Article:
Rejecting P.H.’s claim that the experts who testified based their opinions on “dated” information, the court of appeals finds the evidence was sufficient to extend P.H.’s ch. 51 commitment.
P.H. conceded she suffers from a mental illness and is a proper subject for treatment. She disputed the sufficiency of the evidence to prove the third element—that she would likely be a proper subject for commitment if treatment were discontinued—because the experts focused on episodes of “decompensation” she experienced before December 2012 and ignored her improvement since then. (¶7).
To the extent P.H. claims it was wrong as a matter of law for the circuit court to rely on old information, that is contrary to § 51.20(1)(am), which allows for a commitment to be extended based on “a showing there is a substantial likelihood, based on the patient’s treatment record, that he or she would be a proper subject for commitment if treatment were discontinued.” (¶9, quoting M.J. v. Milwaukee County Combined Community Services Bd., 122 Wis. 2d 525, 530, 362 N.W.2d 190 (Ct. App. 1984)).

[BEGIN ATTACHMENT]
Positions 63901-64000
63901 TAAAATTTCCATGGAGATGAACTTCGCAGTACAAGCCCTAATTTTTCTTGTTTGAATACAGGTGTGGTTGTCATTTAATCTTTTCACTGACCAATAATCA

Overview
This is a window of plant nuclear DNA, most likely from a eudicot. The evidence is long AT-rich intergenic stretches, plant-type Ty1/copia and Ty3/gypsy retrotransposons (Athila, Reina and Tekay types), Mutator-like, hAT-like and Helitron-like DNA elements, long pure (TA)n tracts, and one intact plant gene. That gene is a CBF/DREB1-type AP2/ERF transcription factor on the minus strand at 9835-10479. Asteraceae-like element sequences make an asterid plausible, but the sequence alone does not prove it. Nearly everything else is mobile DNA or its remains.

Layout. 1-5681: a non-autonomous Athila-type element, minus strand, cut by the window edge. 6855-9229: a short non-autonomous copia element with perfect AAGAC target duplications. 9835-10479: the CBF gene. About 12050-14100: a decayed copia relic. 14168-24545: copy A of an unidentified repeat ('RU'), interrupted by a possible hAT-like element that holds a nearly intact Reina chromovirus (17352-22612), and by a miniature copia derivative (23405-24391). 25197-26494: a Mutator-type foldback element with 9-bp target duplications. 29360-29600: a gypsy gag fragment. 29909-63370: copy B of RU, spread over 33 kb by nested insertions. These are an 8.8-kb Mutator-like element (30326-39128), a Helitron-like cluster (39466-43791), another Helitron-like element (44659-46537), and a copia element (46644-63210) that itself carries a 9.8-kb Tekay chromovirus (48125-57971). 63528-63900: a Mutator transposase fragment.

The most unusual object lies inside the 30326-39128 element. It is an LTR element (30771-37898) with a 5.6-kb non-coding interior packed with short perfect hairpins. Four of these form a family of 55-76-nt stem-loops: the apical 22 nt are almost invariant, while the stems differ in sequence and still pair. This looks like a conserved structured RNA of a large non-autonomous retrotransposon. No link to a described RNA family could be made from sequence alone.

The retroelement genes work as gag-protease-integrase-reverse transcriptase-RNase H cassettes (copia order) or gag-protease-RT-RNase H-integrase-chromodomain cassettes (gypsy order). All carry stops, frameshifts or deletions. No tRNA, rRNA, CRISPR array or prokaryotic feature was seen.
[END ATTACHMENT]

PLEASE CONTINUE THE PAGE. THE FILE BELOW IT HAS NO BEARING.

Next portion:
Further, the record makes it clear the experts relied on P.H.’s entire treatment record, including her episodes of “decompensation” before December 2012 and her improvement on medication since. The experts’ testimony therefore sufficed to support the circuit court’s extension of the commitment. (¶¶10-15).